Until I was in my 40’s, I took sleep for granted. Years of being on the road as a musician as a younger man, with “unusual” hours, helped me develop the skill to fall asleep almost anywhere, under any circumstances, regardless of the noise in the environment, pretty much on a moment’s notice.
In my early 40’s, there was a period of five or six years where I did a fair amount of travel by car, consulting radio stations. The longest trip by car was five hours from Madison, and the trips involved an overnight stay. I’d “make the circuit” every six weeks or so, and I began to notice that it was often very hard for me to stay awake during any drive that lasted more than a couple hours. I was driving big-ass Cadillacs at the time, land-cruisers that were designed more to put you to sleep than keep you alert at the wheel. I would carry a pillow and blanket in the car, and when I got tired, I’d pull off the road and sleep for a while.
I always just assumed that I was burning the candle at both ends, and that’s what made me tired. It never occurred to me that I might not be getting good sleep.
The life-changing experience came when I fell asleep while having a “conversation” with my bride. We were having a disagreement about something-or-other; the kind of minor flap married couples have every so often. Somewhere in the exchange I fell asleep, and when I woke up, my bride was sitting down next to me on the couch. While many women of Italian heritage might have heaved a frying pan at me for falling asleep during a tiff, she waited until I woke up and realized what had happened, and she told me it was time for me to have a sleep-study done.
To shorten the story, I got in line for an overnight sleep study at the UW-Hospital; they determined within about 90 minutes that I had sleep apnea so bad that I would stop breathing sometimes for 90 seconds at a time, fitted me with a CPAP machine, and since that time (1998) I’ve slept with a CPAP every night. Briefly, if you don’t know, CPAP stands for Continuous Positive Airway Pressure; it’s essentially a pump that blows air down your throat via a face mask connected by tubing to the pump, specially calibrated to each individual user’s precise needs. Some people never adapt to the mask-and-hose arrangement; others, like me, take to it immediately, because it improves your quality of sleep exponentially. I can doze without the machine, but I can’t really “sleep” without it.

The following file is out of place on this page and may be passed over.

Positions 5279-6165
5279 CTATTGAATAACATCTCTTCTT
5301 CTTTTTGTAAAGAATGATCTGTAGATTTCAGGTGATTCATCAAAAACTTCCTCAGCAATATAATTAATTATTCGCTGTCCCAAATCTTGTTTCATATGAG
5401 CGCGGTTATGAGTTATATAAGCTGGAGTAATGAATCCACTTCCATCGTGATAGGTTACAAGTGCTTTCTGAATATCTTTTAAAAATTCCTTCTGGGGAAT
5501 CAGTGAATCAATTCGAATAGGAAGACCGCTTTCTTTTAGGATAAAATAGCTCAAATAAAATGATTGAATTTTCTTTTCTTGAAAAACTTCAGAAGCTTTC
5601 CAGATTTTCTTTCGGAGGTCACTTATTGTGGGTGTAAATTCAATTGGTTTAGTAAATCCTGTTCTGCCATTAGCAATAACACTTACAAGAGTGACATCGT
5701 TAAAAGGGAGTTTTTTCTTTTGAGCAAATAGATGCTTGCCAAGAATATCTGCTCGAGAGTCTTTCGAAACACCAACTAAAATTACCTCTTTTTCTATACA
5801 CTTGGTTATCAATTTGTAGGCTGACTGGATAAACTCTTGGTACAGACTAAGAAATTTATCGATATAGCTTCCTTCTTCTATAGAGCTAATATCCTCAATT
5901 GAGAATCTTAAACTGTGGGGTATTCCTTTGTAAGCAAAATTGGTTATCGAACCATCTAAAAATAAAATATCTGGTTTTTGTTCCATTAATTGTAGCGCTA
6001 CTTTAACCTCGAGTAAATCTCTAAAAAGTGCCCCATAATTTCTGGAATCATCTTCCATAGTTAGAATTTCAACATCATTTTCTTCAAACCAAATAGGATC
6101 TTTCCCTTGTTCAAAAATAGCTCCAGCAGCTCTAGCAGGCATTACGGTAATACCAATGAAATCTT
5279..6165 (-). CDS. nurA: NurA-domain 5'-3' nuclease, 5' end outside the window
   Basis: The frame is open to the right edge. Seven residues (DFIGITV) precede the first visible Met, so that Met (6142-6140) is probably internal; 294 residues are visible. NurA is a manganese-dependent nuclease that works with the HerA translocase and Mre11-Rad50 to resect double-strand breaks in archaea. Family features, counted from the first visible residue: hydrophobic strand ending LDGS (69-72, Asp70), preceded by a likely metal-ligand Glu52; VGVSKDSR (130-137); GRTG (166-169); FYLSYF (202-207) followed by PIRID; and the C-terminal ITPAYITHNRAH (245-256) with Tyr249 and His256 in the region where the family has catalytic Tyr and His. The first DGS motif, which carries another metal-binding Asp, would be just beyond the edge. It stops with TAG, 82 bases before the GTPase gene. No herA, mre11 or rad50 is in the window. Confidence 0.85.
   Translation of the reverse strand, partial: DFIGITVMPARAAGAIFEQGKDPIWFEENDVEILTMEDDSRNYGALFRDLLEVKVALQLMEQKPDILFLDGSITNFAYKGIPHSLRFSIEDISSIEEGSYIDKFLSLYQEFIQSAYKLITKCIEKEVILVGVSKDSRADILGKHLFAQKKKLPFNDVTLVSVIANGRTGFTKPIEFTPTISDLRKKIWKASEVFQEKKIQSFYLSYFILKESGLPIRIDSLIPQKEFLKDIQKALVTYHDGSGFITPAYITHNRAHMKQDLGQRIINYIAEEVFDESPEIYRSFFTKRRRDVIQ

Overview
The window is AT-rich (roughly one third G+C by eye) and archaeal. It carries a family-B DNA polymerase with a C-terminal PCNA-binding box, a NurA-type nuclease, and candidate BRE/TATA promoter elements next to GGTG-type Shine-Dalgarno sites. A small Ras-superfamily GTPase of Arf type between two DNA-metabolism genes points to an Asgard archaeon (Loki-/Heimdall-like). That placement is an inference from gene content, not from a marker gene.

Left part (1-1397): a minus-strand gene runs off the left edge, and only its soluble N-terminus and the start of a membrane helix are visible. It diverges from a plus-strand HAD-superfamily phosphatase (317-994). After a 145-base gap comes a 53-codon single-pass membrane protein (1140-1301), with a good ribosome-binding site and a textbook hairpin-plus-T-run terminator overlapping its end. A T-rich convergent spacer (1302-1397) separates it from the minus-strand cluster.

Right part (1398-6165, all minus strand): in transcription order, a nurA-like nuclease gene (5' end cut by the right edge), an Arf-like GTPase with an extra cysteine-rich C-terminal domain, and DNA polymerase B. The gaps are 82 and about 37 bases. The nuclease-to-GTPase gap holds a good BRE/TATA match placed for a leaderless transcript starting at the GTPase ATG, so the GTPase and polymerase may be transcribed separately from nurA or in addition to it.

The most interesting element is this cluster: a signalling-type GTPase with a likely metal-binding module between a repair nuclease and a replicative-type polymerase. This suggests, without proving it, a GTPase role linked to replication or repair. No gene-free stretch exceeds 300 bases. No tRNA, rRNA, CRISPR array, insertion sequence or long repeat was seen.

These CPAP machines are good for about 5 years of nightly use, and the machine I had was in its sixth year. So last week I made an appointment with the sleep authorities and they set me up with the newest, most modern, hi-tech CPAP on the market. It’s pictured above. That little thingy sticking out of the machine is where you attach the hose, which then goes to the mask that goes over your nose while you sleep.
I had the machine on for 90 minutes and absolutely could not adapt to all the new hi-tech features the new machines have, like much more precise pressure ups-and-downs in an attempt to match your natural breathing rhythm, and – since this this is essentially a glorified air pump – every time the pressure changes, when you exhale, the machine emits a small noise.
Since we live in exurbia, it’s REALLY quiet at night – and that small change in the pitch of the tiny noise the new machine made sounded like – well, my wife described it as a sheep bleating. When I finally gave up trying to adapt to the new high-tech machine and shut it off, she was awake (couldn’t adapt to the new noise, either), and I told her I was going to have to hook up the old machine again in order to sleep.
I called the sleep authorities the next morning and made my report, and they were more than appropriately concerned. I have to go in and see them again Thursday morning, so they can figure out if the new hi-tech machine is behaving normally and it’s just something I can’t adapt to, or if the machine itself if defective.
I suspect the former, and that I’ll end up asking them to equip me with a restored OLDER model, so I can continue to enjoy 8 solid hours of sleep every night.
For some of us, not every medical advance is a good one.